Academic journal article International Journal of Multicultural Education

Positioning of Korean Immigrant Mothers of Children with Disabilities

Academic journal article International Journal of Multicultural Education

Positioning of Korean Immigrant Mothers of Children with Disabilities

Article excerpt

Culturally and Linguistically Diverse Immigrant Parents' Experiences

Korean Immigrant Mothers of Children with Disabilities

Positioning Theory

Methods

Findings

Discussion

Limitation and Implication

References

Author Contact

For children with disabilities, the quality of parenting is a critical factor for the children's academic success and independent living. It is reported that mothers who take care of their children with disabilities often find it difficult to cope with stress and feelings of being overwhelmed because of their parental roles and responsibilities (Dabrowska & Pisula, 2010; Johnson, 2000). In particular, mothers from different cultural and social backgrounds may have different attitudes about their children's education. Immigrant parents' perceptions of children's school performance vary depending on cultural traditions and values (Ogbu, 1987; Goldenberg, Gallimore, Reese, Garnier, 2001; Yamamoto & Holloway, 2010). The family history of immigrants and their home cultures affect how immigrant parents engage in the education of their children (Lopez, 2001). Immigrant parents draw upon repertoires of life experiences and cultural capital to actively engage in their children's education while positioning themselves in different ways as helper, questioner, learner, listener, and advocate (Carreon, Drake, Barton, 2005). In this paper, we explore how immigrant mothers from Korea take up their roles to position themselves while they engage in their children's education across a wide range of settings--academic, social, and linguistic.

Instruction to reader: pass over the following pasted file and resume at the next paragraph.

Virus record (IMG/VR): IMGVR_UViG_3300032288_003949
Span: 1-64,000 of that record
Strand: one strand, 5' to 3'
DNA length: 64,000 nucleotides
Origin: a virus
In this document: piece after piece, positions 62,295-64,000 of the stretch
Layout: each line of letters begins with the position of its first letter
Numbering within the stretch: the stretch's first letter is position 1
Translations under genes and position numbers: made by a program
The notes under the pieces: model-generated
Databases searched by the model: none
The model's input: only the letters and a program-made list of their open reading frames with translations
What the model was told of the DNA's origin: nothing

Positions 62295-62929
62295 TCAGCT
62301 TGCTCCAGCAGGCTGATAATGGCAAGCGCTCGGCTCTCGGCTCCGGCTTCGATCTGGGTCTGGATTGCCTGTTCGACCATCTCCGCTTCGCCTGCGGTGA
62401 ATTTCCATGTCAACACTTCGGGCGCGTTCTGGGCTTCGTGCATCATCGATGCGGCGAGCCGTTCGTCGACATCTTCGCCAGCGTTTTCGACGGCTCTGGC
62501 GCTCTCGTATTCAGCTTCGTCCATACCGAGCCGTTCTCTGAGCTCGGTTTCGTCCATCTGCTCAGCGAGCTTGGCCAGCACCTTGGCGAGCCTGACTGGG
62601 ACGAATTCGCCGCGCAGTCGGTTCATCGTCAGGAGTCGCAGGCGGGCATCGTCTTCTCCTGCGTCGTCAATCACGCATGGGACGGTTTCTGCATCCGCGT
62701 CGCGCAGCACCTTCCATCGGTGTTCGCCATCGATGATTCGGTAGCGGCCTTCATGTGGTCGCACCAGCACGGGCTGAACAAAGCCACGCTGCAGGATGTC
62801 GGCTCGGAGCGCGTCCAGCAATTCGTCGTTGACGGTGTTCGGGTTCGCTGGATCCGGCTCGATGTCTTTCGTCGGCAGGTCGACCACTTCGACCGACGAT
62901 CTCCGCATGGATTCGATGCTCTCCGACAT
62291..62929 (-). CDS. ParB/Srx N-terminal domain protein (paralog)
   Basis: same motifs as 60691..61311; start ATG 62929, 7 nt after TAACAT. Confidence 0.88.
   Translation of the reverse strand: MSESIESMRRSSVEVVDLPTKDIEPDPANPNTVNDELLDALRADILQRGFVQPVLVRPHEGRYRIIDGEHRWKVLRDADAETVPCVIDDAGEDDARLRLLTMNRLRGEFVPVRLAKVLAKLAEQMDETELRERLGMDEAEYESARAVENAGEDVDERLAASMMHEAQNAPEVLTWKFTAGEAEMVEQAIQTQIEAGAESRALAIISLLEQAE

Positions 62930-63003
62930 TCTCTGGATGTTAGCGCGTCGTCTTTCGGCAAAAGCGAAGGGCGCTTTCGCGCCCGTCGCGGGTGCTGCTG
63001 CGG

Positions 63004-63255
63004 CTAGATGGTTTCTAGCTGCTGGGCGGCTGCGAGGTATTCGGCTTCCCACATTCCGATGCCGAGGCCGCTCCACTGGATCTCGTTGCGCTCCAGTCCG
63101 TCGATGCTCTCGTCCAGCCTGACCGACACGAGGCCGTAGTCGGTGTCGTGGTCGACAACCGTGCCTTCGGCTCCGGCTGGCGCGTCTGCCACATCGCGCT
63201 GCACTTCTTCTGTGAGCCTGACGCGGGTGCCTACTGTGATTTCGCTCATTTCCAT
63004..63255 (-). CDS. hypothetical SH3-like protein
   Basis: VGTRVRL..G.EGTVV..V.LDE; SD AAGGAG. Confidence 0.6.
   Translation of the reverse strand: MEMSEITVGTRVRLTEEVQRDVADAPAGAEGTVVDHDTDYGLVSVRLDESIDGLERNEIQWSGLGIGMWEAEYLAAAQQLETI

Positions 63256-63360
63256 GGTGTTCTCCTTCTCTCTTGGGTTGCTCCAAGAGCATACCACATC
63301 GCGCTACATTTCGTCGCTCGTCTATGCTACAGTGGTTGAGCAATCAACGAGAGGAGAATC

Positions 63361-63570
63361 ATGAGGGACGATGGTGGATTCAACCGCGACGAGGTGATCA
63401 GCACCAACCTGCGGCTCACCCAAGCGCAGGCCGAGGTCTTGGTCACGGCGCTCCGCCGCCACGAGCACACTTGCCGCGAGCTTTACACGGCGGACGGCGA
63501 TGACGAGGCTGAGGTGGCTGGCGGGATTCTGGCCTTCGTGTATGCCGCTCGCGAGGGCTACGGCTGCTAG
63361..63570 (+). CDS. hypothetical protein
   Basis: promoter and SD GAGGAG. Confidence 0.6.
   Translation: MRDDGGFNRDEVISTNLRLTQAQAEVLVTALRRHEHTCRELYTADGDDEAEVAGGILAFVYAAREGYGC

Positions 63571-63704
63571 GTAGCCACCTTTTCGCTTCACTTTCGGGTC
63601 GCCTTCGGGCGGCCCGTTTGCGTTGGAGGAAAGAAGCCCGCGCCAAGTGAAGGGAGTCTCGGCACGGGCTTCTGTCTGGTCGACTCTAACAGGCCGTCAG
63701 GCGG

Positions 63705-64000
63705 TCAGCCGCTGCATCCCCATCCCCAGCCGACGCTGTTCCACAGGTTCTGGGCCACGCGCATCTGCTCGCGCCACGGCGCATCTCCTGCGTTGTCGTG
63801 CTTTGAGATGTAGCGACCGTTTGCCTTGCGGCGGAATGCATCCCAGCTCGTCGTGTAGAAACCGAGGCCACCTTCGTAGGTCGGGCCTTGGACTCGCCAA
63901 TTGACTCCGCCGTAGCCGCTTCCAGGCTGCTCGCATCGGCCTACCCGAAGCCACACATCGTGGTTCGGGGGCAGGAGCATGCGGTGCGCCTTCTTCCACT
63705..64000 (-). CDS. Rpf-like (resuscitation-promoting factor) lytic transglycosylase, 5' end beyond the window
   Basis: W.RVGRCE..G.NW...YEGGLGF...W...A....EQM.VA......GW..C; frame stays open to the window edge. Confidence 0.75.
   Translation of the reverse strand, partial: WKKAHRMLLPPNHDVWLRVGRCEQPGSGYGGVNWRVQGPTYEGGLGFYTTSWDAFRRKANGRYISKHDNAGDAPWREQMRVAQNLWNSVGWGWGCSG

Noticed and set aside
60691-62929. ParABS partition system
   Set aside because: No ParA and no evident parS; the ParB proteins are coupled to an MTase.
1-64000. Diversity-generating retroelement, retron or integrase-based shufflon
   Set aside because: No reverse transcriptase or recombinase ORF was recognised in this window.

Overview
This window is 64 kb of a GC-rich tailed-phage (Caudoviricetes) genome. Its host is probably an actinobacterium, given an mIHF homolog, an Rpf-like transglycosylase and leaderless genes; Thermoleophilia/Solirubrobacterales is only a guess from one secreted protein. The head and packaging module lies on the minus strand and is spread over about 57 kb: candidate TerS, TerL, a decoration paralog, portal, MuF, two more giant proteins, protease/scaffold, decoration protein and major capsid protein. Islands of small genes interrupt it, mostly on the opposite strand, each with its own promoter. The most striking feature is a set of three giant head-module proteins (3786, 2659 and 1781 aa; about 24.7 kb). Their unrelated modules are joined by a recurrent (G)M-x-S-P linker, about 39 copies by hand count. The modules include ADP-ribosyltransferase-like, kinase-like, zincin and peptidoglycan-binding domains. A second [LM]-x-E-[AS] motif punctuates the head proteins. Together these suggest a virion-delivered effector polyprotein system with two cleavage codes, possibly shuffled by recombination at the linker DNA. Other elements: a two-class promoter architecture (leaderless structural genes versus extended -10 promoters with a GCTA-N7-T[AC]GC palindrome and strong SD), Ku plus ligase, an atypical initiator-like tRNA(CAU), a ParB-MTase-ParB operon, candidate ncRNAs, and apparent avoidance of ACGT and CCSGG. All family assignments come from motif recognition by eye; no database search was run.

Culturally and Linguistically Diverse Immigrant Parents' Experiences

Cultural factors are operative in social structures that influence immigrant parents' aspirations and expectations of their children's school performance. For example, Latino immigrant parents have been shown to hope for their children's academic success (Ryan, Casas, Kelly-Vance, Ryalls, & Nero, 2010), but their expectations for their children's performance become less stable when they experience discrimination and inequality in schools (Goldenberg et al., 2001). Interestingly, Goldenberg et al. (2001) found that Latino immigrant parents considered educational attainments as opportunities to secure personal development and satisfaction (e.g., feeling sure of oneself) and future happiness of their child's life (e.g., making more money and getting a good job) based on their cultural expectations.

Similarly, Asian immigrant parents draw on their distinctive cultural and ethnic backgrounds for their parenting practices and attitudes toward their children's academic ability and school success. Cultural variations such as cultural characteristics and social class background influence Asian immigrant parents' socialization and parental perceptions, attitudes, and values regarding their children's education and school (Chao, 1996; Li, 2006, 2010; Zhang, Ollila, & Harvey, 1998). Based on their cultural expectations, Asian parents negotiate the concept of schooling for their children's academic success while experiencing different cultural and educational ideologies from parents raised in the United States.

Trainor (2010) affirmed that cultural background plays an important role in shaping parents' perceptions of their children's education and learning and that parents' cultural backgrounds, including personal experiences and history of school performance, influence the way they advocate for their children's education. Moreover, immigrant parents understand and make sense of special education based on their own cultural and school experiences (e.g., getting an education, specific skills, self-esteem, self-actualization, employment, and social relations). Due to their different ways of dealing with children with disabilities, culturally and linguistically diverse (CLD) parents are often treated as unprofessional or passive regarding the education of their children with disabilities (Geenen, Powers, Lopez-Vasquez, & Bersani, 2003; Jung, 2011; Kim & Morningstar, 2005). …

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